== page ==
|Madonna della Salute
(Madonna Salus Infirmorum)
The Italian title is generally taken to mean Our Lady of Health, the Latin Our Lady Health of the Sick. But another tradition traces the name to the Virgin's complaining to Pope Gregory the Great that "you no longer come to salute me." Both the Italian Salute and the Latin Salus can also mean "salvation."
The painting on the left is a late exemplar located in Rome's La Maddalena, in the chapel of St. Camillo de Lellis, patron saint of nurses and founder of what is now known as the Order of Ministers to the Sick.
As in the much older examplar in the Basilica of Cosmas and Damian (also in Rome), the Christ Child points to his mother with his right hand while his left hand caresses that of his mother.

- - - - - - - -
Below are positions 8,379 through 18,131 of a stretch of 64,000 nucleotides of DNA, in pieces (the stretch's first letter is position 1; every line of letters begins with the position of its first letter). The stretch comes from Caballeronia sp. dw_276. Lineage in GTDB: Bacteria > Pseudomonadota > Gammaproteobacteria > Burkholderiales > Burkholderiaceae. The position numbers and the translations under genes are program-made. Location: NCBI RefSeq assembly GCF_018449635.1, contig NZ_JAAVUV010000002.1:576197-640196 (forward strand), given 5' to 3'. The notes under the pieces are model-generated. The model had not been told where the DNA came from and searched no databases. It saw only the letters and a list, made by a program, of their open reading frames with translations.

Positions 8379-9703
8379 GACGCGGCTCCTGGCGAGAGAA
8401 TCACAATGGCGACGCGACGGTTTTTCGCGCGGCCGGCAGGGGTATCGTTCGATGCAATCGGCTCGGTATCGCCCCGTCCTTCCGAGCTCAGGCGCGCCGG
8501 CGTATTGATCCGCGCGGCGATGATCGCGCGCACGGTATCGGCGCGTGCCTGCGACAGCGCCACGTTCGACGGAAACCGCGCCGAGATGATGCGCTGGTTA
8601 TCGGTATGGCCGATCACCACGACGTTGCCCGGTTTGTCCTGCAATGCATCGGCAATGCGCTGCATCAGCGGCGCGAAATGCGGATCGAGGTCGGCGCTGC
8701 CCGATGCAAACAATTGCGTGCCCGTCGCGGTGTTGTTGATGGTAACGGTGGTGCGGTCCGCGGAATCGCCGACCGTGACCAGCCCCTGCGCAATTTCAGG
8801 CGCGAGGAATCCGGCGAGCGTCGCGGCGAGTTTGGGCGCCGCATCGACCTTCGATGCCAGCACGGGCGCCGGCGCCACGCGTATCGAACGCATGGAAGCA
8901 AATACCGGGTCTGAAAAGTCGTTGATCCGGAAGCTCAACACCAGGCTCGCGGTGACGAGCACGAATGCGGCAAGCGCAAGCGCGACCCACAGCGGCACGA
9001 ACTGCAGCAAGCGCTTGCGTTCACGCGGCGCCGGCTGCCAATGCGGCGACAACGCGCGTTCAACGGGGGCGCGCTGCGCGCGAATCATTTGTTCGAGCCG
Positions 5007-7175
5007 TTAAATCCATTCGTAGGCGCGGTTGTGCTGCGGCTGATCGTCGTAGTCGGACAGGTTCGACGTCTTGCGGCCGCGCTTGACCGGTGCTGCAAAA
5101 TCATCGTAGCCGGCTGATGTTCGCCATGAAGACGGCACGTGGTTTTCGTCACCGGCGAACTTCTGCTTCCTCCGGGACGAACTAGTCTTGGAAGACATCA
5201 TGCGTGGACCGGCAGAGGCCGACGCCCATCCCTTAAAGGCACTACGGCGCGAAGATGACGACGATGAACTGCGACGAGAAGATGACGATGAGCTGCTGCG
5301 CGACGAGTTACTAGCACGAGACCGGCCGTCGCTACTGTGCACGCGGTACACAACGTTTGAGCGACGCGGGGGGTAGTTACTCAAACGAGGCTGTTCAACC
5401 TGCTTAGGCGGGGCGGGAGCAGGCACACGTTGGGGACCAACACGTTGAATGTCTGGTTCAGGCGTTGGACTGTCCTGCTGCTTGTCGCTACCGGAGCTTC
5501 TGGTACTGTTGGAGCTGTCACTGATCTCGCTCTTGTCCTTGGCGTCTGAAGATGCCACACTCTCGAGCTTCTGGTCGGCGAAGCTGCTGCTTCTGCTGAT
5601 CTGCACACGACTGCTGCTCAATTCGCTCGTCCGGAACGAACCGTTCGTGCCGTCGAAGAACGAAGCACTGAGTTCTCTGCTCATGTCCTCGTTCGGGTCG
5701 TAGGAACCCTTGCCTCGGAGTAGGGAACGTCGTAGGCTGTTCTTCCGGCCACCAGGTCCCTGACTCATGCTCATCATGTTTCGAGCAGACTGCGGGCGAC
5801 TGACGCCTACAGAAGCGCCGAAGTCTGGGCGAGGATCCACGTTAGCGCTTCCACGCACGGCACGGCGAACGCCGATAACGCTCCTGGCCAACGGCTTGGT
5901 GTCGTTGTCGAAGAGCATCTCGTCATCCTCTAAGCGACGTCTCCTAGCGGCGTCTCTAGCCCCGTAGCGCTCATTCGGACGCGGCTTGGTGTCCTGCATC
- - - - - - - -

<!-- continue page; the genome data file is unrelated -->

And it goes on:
Another exemplar, modeled after the Maddelena Madonna rather than the one at Cosmas and Damian, is in the Sanctuary of St. Camillo in Milan.
There are other Madonna della Salute traditions. The one in Venice, associated with the plague of 1630, disposes the figures' hands in a more traditional fashion.